At the risk of stating the obvious, humans need human connection. I’m sharing because it’s a message I keep seeing over and over.
In a facebook post after the Vegas massacre, Brene Brown said: “Step away from social media coverage and toward real people for support, action, conversation, and being with each other in collective pain.” Seems easy enough and makes sense, but for many, breaking free from our devices is tough.
Related is this (long) special feature from the Guardian, ‘Our minds can be hijacked’: the tech insiders who fear a smartphone dystopia which unpacks how addictive and how powerful social media really is. It’s scary but worth the read.
The Wall Street Journal story Why Personal Tech Is Depressing examines the increase in depression around the world. The author, Stephen Ilardi, a clinical psychologist and researcher, shares that as “smartphones have become ubiquitous over the past decade, the proportion of Americans who report feelings of chronic loneliness has surged to 40%.” In addition to social isolation, inactivity, another consequence of smart technology, is a factor in increasing rates of depressive illness.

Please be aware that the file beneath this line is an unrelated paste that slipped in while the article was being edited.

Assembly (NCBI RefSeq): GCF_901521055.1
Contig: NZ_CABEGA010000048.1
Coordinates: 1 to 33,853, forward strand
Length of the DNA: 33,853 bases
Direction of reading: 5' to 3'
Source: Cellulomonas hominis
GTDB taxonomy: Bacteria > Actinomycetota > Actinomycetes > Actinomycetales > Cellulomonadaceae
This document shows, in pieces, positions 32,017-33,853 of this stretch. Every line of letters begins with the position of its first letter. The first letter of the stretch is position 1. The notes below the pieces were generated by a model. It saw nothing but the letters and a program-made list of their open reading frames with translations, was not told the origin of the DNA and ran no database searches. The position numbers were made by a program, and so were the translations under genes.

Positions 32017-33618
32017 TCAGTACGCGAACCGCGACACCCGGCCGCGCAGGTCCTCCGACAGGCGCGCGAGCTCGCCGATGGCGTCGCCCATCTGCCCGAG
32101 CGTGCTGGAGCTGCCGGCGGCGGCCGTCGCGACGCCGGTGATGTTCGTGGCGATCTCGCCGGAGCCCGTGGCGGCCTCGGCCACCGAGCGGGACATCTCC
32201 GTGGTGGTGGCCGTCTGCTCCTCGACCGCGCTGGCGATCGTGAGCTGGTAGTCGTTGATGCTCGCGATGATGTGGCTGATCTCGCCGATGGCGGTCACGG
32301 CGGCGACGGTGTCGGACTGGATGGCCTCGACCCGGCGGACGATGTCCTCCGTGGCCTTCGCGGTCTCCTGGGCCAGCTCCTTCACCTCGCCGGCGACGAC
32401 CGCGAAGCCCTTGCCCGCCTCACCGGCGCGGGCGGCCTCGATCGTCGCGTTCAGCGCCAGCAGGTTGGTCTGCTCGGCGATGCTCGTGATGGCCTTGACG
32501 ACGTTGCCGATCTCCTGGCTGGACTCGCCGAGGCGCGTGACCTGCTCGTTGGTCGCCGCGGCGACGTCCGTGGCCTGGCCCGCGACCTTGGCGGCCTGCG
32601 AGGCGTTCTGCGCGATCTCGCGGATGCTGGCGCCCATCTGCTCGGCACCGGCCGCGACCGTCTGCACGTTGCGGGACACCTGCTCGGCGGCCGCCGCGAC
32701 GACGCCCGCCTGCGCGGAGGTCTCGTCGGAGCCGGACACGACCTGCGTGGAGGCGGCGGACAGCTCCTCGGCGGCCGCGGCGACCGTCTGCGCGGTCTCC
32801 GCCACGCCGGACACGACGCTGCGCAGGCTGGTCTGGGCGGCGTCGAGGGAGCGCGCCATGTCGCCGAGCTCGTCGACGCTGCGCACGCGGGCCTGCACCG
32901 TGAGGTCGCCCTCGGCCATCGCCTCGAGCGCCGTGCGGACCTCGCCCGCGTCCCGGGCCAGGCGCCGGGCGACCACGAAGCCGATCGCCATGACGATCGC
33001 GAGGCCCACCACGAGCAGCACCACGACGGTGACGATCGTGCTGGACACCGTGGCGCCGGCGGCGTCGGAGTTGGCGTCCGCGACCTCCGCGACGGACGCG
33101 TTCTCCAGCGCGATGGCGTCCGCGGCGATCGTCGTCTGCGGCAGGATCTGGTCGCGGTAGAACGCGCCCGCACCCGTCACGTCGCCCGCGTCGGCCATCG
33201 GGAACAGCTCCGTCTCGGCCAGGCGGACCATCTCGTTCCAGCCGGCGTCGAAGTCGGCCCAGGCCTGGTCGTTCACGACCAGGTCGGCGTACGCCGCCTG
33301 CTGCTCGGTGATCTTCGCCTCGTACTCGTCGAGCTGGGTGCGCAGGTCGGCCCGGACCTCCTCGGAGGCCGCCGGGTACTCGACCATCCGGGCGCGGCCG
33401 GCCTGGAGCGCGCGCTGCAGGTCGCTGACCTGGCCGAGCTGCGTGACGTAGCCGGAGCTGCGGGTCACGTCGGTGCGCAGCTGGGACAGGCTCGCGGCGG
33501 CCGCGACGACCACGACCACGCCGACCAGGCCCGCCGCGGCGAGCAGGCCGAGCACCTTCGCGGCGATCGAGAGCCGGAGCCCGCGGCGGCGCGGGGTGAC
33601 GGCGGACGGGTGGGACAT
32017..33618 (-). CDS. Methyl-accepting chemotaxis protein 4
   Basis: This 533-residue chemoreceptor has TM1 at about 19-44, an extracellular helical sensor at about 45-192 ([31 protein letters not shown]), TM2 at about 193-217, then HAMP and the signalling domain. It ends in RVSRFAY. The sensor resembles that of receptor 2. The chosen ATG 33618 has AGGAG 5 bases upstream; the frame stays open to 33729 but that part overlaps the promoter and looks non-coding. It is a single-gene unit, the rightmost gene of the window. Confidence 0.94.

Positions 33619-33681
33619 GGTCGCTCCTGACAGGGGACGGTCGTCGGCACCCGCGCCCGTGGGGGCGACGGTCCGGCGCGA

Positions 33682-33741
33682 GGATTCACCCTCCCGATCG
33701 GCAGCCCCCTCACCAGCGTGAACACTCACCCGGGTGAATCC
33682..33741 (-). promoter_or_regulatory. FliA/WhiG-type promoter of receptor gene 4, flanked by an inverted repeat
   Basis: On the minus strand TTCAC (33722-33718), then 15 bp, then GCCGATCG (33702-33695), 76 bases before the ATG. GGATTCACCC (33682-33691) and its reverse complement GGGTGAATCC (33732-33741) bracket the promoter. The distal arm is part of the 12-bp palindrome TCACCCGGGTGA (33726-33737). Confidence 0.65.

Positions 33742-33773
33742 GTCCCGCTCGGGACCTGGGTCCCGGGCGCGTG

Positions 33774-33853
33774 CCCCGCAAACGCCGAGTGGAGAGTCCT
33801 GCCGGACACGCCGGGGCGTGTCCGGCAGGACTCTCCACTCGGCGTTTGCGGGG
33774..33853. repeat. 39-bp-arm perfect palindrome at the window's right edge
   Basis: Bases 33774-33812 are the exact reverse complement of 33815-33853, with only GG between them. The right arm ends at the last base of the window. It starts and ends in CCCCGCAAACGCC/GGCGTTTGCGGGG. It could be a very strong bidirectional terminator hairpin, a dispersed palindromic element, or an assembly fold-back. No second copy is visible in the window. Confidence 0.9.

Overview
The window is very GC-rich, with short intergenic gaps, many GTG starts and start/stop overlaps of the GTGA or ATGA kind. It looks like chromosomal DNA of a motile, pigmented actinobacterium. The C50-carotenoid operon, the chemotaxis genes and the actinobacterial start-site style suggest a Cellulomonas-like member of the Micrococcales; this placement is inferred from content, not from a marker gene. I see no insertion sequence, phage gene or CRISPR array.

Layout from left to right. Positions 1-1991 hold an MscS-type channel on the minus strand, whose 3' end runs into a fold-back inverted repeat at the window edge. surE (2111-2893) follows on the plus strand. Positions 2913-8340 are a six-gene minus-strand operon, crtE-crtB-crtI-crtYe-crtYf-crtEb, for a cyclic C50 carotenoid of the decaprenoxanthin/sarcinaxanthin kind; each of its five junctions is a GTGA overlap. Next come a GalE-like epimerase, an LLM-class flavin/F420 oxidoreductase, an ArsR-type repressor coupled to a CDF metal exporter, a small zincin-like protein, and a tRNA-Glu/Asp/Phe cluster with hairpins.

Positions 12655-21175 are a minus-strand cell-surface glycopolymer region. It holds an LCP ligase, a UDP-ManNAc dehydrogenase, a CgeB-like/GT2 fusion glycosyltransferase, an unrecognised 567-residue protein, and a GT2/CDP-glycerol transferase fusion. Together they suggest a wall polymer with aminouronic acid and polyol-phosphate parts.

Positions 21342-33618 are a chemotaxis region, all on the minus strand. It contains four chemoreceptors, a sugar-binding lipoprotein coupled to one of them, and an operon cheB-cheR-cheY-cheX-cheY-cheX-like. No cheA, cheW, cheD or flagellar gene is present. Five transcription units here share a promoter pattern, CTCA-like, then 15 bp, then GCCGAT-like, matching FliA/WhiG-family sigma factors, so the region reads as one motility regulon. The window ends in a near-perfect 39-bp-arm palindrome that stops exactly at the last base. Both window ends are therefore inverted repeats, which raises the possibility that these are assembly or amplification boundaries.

Finally, there is an antidote. CNBC reports that the Harvard Study of Adult Development, which is based on nearly 80 years of data, finds “social connections are really good for us.” Our relationships keep us happy and healthy. These include connections with family, friends, and community.
All this has me thinking about how humans require human interaction. I almost added that this is especially true for women as much has been written and said about the importance of our girlfriends. However, we are seeing too often the tragic handiwork of lone-wolf-types so it seems just as or maybe even more true for guys.
Please don’t think I’m anti-technology because I love my computer, smartphone, and iPad as much as anyone else but believe it’s important to stay informed and keep some perspective.
In conclusion, go hang out with your family or friends. If they aren’t available, check out meetup.com or your local library for opportunities to get together with others in your community.
Would love to hear your thoughts on connection. You can comment below.
Thanks for reading!